Never Sorry,” Milwaukee Film Festival
This doc about the Chinese artist-turned-activist showcases both sides of his public persona, as well as the consequences of his nation's oppressive instincts.
The Milwaukee Film Festival’s “Passport: China” program, designed to spotlight the cinema of the world’s most populous nation, has a bunch of great films in its lineup. There’s Sacrifice, a Zhou Dynasty-period drama directed by Chen Kaige (of Farewell My Concubine fame) about a prince hidden from his family’s killer; 11 Flowers, an autobiographical story by director Wang Xiaoshuai about a fugitive he met as a boy in 1975, at the end of China’s Cultural Revolution; and High Tech, Low Life, an award-winning documentary about two Chinese citizen reporters circumventing the Great Firewall of China.
But the name that may have caught your eye is Ai Weiwei, the subject of English-language documentary Ai Weiwei: Never Sorry. Ai, an artist-turned-activist with substantial international stature, made headlines across the world when he vanished in April 2011, imprisoned for 81 days by the ruling party he has spent years criticizing and only released under restrictive conditions after considerable pressure.
Ai Weiwei: Never Sorry requires viewing, but not because it addresses this controversy. It barely does, in fact. The conflict occurs at the end of the film after only slight foreshadowing, but the film powerfully illustrates the consequences of a system that quashes freedom of expression and the consequences of fighting back.
By documenting Ai as both artist and activist, filmmaker Alison Klayman demonstrates that the first cannot help but lead to be the second. The film delves into his early years as a young conceptual artist in New York and a leader in Beijing’s underground art movement in the ’90s. It focuses primarily on works installed between 2008 and 2011, including an exhibition at the Tate Modern called Sunflower Seeds, comprising 100 million hand-painted porcelain “seeds,” meant to suggest the presence of individuality among masses. Given the millions of Chinese citizens and the relative few whose voices can be heard, the message carries weight.
But then there’s his activism. He first earns national attention for criticizing China during the 2008 Summer Olympics, but the film suggests Ai’s project of collecting the names of children killed in the 2008 Sichuan earthquake put him on the government’s radar. He posts the 5,000-plus names on a blog that is shut down almost immediately, and he is later detained and assaulted in a successful attempt to keep him from testifying at the trial of a fellow “dissident.” Chillingly, despite the fact that the attack gives him brain damage that eventually requires surgery, the government is completely unwilling to acknowledge that it even took place.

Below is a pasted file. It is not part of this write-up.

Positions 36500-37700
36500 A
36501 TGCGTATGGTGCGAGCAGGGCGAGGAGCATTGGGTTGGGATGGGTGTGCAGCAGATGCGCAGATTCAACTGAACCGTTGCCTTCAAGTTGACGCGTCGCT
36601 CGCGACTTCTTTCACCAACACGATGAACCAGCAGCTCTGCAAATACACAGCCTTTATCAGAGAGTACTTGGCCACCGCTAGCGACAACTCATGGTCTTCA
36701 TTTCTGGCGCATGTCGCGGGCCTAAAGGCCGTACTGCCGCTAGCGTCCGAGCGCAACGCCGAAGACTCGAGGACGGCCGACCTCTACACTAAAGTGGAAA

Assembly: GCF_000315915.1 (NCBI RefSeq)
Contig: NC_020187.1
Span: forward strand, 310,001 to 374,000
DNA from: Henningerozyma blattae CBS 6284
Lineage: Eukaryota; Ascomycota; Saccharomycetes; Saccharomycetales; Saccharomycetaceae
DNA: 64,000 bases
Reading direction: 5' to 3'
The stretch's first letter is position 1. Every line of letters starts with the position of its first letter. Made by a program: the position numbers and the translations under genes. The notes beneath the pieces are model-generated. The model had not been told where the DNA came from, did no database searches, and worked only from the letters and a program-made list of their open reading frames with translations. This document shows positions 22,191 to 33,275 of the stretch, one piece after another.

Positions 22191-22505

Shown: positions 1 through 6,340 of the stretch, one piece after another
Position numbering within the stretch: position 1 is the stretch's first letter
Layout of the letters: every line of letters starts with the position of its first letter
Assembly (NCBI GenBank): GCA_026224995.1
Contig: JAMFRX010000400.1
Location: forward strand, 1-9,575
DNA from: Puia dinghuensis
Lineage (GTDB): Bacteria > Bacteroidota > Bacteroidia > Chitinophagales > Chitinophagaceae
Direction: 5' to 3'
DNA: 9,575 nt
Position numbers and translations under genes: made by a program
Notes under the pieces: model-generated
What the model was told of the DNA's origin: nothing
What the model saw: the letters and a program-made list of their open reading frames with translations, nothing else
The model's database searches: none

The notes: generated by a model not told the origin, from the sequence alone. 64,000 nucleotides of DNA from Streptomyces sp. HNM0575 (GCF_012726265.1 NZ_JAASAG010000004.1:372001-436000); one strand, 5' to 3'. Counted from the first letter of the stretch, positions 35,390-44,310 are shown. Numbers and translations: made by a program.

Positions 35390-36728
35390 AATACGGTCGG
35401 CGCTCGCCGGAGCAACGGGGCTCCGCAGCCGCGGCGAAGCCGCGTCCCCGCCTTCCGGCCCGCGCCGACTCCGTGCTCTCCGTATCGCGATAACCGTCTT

Not content to be silenced, Ai turns to Twitter, where he can subvert the firewall entrapping him and the rest of China. Never Sorry splices tweets and photo uploads throughout the film, using them as pauses in the action that drive home Ai’s points. At first, Ai simply uses the platform to express his thoughts. By the end of the film, when he is able to assemble a “demolition party” to mock the government’s decision to destroy his Shanghai studio–a party he cannot even attend while under house arrest–you realize exactly what the Communist Party might be afraid of.
But he’s not in the Western world. His story gives us a clear sense of just what that may mean for him and his fellow Chinese.
Ai Weiwei: Never Sorry premieres at the Milwaukee Film Festival Friday, Sept. 28 at 7 p.m., at the Oriental Theater, and screens three additional times during the festival. For more information, visit the MFF website.
For a full list of films, check out TCD’s Flick by Flick guides to the Milwaukee Film Festival, covering premieres during the first weekend and the month of October, by Matthew Reddin and Sahan Jayasuriya.